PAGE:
How Do You Catalog A Book Made Of Cheese?

American Cheese book by Ben Denzer

Image: Ben Denzer

As part of the Whitney’s Andy Warhol exhibit, the gift shop is filled with items Warhol probably would have found pretty amusing: a $400 Brillo Box pouf, a DIY time capsule (which, much like his, is basically just a cardboard box), and, displayed under glass, a beautiful little book inspired by his piece “192 One Dollar Bills.” Made by artist Ben Denzer in an edition of 192, each book is a bound volume of 192 real one dollar bills, priced at $384.

Clearly Denzer is a genius, so I looked into what else he’s done. All of his work is delightful (look at these tape sculptures! the books of fortune cookie fortunes and napkins and artificial sweeteners!), but one piece that stands out is his book that binds together 20 wrapped slices of American cheese — particularly because there are a few libraries that own copies.

Jamie Lausch Vander Broek, the lactose-intolerant Librarian for Art & Design at the University of Michigan, described how and why she acquired a copy of the cheese book in a piece for Saveur, noting that it wasn’t exactly a popular choice:

“Some people—especially librarians, particularly book catalogers at other institutions—were mad when I bought the cheese book. This surprised me. I thought that people would laugh, or crinkle up their faces in bewilderment. Their anger reminded me of reactions to color field paintings; people seemed divided between ‘I could do that,’ and ‘that’s an insult to books!'”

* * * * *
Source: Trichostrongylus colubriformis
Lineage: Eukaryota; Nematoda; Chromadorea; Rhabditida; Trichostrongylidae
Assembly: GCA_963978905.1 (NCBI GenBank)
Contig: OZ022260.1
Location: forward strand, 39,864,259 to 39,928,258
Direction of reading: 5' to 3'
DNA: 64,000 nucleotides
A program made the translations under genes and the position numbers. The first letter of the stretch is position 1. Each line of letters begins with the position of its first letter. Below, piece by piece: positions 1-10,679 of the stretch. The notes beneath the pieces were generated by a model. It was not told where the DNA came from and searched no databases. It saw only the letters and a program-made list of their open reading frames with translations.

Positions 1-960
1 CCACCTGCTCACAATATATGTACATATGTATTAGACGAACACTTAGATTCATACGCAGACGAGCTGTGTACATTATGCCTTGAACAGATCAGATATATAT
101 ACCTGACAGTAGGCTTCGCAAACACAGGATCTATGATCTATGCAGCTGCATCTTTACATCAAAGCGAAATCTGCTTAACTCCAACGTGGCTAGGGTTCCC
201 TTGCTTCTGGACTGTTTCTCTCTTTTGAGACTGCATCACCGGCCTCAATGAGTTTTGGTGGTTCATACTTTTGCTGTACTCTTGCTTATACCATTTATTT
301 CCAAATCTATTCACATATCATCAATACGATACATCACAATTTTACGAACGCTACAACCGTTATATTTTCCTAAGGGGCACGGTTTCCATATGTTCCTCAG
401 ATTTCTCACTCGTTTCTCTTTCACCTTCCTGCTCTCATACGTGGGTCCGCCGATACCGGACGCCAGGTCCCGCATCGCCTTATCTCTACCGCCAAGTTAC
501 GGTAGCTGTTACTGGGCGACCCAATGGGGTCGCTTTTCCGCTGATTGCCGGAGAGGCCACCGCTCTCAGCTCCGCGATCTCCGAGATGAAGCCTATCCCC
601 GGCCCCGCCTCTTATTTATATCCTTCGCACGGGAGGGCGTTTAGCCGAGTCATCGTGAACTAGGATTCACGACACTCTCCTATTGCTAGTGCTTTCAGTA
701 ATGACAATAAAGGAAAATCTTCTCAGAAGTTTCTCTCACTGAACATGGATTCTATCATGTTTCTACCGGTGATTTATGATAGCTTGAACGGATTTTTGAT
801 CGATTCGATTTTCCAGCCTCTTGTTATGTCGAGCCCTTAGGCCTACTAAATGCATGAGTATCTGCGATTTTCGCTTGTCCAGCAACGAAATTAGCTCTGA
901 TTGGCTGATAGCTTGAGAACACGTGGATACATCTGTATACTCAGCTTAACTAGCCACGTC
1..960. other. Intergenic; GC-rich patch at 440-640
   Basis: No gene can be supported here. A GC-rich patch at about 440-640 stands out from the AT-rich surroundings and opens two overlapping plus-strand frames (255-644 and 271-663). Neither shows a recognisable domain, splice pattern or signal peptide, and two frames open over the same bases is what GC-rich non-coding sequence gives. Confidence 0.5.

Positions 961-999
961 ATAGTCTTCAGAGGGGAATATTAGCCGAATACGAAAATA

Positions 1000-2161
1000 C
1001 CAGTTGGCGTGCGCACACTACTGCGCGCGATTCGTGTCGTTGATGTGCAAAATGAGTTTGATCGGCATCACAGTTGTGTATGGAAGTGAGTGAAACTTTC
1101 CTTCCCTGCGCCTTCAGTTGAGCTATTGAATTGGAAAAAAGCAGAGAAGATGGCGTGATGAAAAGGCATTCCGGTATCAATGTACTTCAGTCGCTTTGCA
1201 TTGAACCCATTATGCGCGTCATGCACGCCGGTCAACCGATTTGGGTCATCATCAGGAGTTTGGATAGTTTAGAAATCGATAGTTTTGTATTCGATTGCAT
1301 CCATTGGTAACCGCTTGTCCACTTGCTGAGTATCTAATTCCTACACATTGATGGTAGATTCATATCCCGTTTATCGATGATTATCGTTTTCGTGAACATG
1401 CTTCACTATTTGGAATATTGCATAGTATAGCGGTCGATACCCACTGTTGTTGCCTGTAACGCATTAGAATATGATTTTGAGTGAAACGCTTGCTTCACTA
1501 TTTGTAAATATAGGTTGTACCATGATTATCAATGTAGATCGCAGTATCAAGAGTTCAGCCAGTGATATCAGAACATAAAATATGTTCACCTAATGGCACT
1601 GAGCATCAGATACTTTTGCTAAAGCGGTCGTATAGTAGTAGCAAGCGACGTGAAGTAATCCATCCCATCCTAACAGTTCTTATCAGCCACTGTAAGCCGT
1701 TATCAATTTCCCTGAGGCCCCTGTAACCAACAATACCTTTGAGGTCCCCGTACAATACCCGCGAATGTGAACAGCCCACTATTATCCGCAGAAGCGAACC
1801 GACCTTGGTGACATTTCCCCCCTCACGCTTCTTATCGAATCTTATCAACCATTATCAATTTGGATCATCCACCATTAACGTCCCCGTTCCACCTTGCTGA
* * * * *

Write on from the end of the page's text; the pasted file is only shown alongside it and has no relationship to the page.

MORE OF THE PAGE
So how was it cataloged? The record at the University of Michigan lists it under these Library of Congress Subject Headings: “Artists’ books — New York (State) — New York — 21st century,” “Food in art,” and, the best, “Cheese — Specimens.” Because the book’s cover doesn’t list the creator, and because there’s no title page on the first slice, there’s a note about where the Main Author entry came from: “Artist information from publisher website.” I particularly like the Physical Description field: “20 unnumbered leaves.”

The book’s WorldCat listing also shows it in the collection at Tufts (where it’s listed as “Not Loanable”) and the artist’s site also notes that Baylor University holds one of the 10 created copies (where it’s apparently being processed — but, isn’t the cheese already quite processed?).

It seems unlikely, but I am hopeful there’s an interlibrary loan possibility for this book. I should have a bit of time to find out, since, as the head of  conservation at U of M told the librarian there, “American singles are basically shelf stable.”

–Mary Bakija, INFO-653-01

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by Hugh McLeod

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Pratt Institute School of Information
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